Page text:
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Panel: Local recovery to be strong

Economy: Officials from COC, Santa Clarita and economic-development groups speak at luncheon

Posted: October 19, 2011 1:55 a.m.
Updated: October 19, 2011 1:55 a.m.

From left: Carrie Rogers of the Los Angeles Economic Development Corp.; Jason Crawford, of the city of Santa Clarita; Jonas Peterson, of the Santa Clarita Valley Economic Development Corp.; and Dianne Van Hook, of College of the Canyons spoke at the Valley Industry Association’s monthly luncheon on Tuesday.


A panel of county and Santa Clarita Valley economic organizations took center stage at the Valley Industry Association’s monthly lunch Tuesday to outline ongoing economic efforts in the region.

Describing both efforts and successes in the region, panelists agreed Santa Clarita is poised for a stronger recovery when the economy recovers, based on the area’s business-friendly environment.

“Opportunities don’t knock,” said Dianne Van Hook, chancellor of College of the Canyons. “You create them.”

The recession will end, and when it does, we’ll be stronger for having taken this time to continue planning and building, she said.

Serving on the panel was Carrie Rogers, vice president business and development for the Los Angeles Economic Development Corp.; Jason Crawford, marketing and economic development manager, city of Santa Clarita; Jonas Peterson, president and CEO of the Santa Clarita Valley Economic Development Corp; and Van Hook.

Giving an example of pro-business efforts in the region, Rogers described how the LAEDC stepped in last year to help Bayless Engineering and Manufacturing remain in Valencia.

A number of states were courting the company to lure it to relocate out of state. LAEDC contacted the SCVEDC, city Economic Development Division, COC and Price Waterhouse to work together and address the issues confronting Bayless.

“As a result of the efforts and working collectively as a team, Bayless is staying. It just bought another building, and is hiring more people,” Rogers said.

Citing the relatively low unemployment rate in Santa Clarita, Crawford said the city wants people to understand that the region is more than just the bedroom community it once was. The city works on creating jobs as much as it focuses on housing.

“We have 70,021 jobs in Santa Clarita,” Crawford said. “And we’re working with the SCVEDC to attract more jobs.”
“Our goal is to have two jobs per every household,” he said.

In alignment with the city, one of the core functions of the SCVEDC is business attraction and retention, Peterson said. The population has grown 60 percent since 1990.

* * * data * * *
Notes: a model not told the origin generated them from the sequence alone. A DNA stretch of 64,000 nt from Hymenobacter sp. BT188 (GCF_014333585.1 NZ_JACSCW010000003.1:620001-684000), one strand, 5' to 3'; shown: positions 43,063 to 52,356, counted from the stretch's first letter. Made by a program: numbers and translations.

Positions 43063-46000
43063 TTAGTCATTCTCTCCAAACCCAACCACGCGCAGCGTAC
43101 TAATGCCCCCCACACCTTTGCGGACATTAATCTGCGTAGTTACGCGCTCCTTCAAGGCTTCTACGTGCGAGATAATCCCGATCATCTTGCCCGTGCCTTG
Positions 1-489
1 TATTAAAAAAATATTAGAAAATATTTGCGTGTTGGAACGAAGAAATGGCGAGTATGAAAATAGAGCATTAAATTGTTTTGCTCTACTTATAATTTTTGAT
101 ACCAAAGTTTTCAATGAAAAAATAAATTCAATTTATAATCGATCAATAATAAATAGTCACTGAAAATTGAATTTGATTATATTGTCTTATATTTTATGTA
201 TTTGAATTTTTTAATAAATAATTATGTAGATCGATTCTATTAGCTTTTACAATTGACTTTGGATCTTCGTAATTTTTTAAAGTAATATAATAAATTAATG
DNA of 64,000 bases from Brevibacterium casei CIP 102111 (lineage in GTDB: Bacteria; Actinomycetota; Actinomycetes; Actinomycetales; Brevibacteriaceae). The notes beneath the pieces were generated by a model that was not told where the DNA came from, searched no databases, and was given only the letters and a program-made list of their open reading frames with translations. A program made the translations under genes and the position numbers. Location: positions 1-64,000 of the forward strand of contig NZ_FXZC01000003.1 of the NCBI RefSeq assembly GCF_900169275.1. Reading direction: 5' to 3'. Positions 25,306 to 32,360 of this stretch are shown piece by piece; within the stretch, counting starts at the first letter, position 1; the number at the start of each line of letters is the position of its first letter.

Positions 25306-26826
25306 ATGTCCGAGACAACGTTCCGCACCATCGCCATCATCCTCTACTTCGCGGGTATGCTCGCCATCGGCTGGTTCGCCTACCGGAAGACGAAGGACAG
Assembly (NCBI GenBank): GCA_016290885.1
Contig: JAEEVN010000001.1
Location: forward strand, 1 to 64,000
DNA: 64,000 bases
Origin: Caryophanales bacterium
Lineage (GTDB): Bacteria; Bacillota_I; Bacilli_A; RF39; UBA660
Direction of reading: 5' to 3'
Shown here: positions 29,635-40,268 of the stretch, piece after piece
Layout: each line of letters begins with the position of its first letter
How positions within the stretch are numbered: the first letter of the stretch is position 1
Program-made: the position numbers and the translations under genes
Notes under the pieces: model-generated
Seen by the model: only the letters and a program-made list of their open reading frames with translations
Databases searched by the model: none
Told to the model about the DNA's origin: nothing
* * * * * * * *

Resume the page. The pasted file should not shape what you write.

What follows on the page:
The Santa Clarita Valley is doing better than almost any other Southern California community, and the SCVEDC is building on partnerships with public and private resources to keep the momentum going, he said.

Since June 1, the SCVEDC has pitched 50 companies, and is working on 30 active projects to attract or retrain businesses locally.

“Right now, we’re working with nine companies representing over 600 jobs,” Peterson said.

The biggest selling point of the area, however, is the quality of life in the SCV, he said.

“This is where we win deals,” Peterson said.

Economic development is a critical part of a community college mission, Van Hook said.

COC serves a variety of businesses and industries, and helps boost California’s economic growth by creating job-training opportunities and helping companies gain a competitive edge. The school helps to create a positive business climate, she said.

Citing the relocation of Princess Cruises to Santa Clarita, Van Hook recalled when the former city manager called her to ask if COC could help train people if the company relocated to the area.

Van Hook told Pulskamp that COC could definitely help. She said he asked her if she didn’t first want to know what kind of training would be needed.

“No,” she said. “If someone can be trained in it, then we can do it.”

Two bond measures passed over the years helped build the facilities on campus that help train employees, Van Hook said. Offering a number of business and training-assistance programs, Van Hook said COC has helped generate $15.5 million economic impact and trained 18,467 employees over the past 20 years.

All four business organizations work well together on local economic issues, the panelists agreed.

Peterson agreed, having previously worked in Arizona and with other economic-development efforts.

“We work remarkably well,” he said. “I’m blown away by how well we work together.”

“It’s one of the strengths of this community,” he said.


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